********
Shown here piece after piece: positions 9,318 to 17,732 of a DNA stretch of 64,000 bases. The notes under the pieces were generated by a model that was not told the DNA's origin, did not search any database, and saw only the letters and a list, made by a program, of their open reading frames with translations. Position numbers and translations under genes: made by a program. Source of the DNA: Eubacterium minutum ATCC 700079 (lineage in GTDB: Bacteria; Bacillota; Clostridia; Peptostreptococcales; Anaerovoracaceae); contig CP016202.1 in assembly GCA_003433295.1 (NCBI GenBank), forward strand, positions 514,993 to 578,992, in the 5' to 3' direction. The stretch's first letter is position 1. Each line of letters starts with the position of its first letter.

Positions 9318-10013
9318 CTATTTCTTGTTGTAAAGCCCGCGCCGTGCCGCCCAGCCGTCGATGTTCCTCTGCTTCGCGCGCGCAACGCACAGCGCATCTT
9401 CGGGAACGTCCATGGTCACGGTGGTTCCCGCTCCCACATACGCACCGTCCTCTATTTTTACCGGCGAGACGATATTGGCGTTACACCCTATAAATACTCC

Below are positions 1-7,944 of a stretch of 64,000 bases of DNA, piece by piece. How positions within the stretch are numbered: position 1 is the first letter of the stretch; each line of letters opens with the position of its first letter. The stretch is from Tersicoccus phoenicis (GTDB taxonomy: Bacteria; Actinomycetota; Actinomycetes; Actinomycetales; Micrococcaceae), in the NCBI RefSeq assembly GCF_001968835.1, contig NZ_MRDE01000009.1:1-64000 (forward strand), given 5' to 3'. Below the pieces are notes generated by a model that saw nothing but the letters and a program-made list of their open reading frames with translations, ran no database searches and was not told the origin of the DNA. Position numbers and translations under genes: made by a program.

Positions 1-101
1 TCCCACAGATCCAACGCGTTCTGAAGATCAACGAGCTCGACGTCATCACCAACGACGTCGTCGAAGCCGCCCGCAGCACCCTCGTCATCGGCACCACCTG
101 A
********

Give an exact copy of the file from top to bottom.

Shown here piece after piece: positions 9,318 to 17,732 of a DNA stretch of 64,000 bases. The notes under the pieces were generated by a model that was not told the DNA's origin, did not search any database, and saw only the letters and a list, made by a program, of their open reading frames with translations. Position numbers and translations under genes: made by a program. Source of the DNA: Eubacterium minutum ATCC 700079 (lineage in GTDB: Bacteria; Bacillota; Clostridia; Peptostreptococcales; Anaerovoracaceae); contig CP016202.1 in assembly GCA_003433295.1 (NCBI GenBank), forward strand, positions 514,993 to 578,992, in the 5' to 3' direction. The stretch's first letter is position 1. Each line of letters starts with the position of its first letter.

Positions 9318-10013
9318 CTATTTCTTGTTGTAAAGCCCGCGCCGTGCCGCCCAGCCGTCGATGTTCCTCTGCTTCGCGCGCGCAACGCACAGCGCATCTT
9401 CGGGAACGTCCATGGTCACGGTGGTTCCCGCTCCCACATACGCACCGTCCTCTATTTTTACCGGCGAGACGATATTGGCGTTACACCCTATAAATACTCC

Below are positions 1-7,944 of a stretch of 64,000 bases of DNA, piece by piece. How positions within the stretch are numbered: position 1 is the first letter of the stretch; each line of letters opens with the position of its first letter. The stretch is from Tersicoccus phoenicis (GTDB taxonomy: Bacteria; Actinomycetota; Actinomycetes; Actinomycetales; Micrococcaceae), in the NCBI RefSeq assembly GCF_001968835.1, contig NZ_MRDE01000009.1:1-64000 (forward strand), given 5' to 3'. Below the pieces are notes generated by a model that saw nothing but the letters and a program-made list of their open reading frames with translations, ran no database searches and was not told the origin of the DNA. Position numbers and translations under genes: made by a program.

Positions 1-101
1 TCCCACAGATCCAACGCGTTCTGAAGATCAACGAGCTCGACGTCATCACCAACGACGTCGTCGAAGCCGCCCGCAGCACCCTCGTCATCGGCACCACCTG
101 A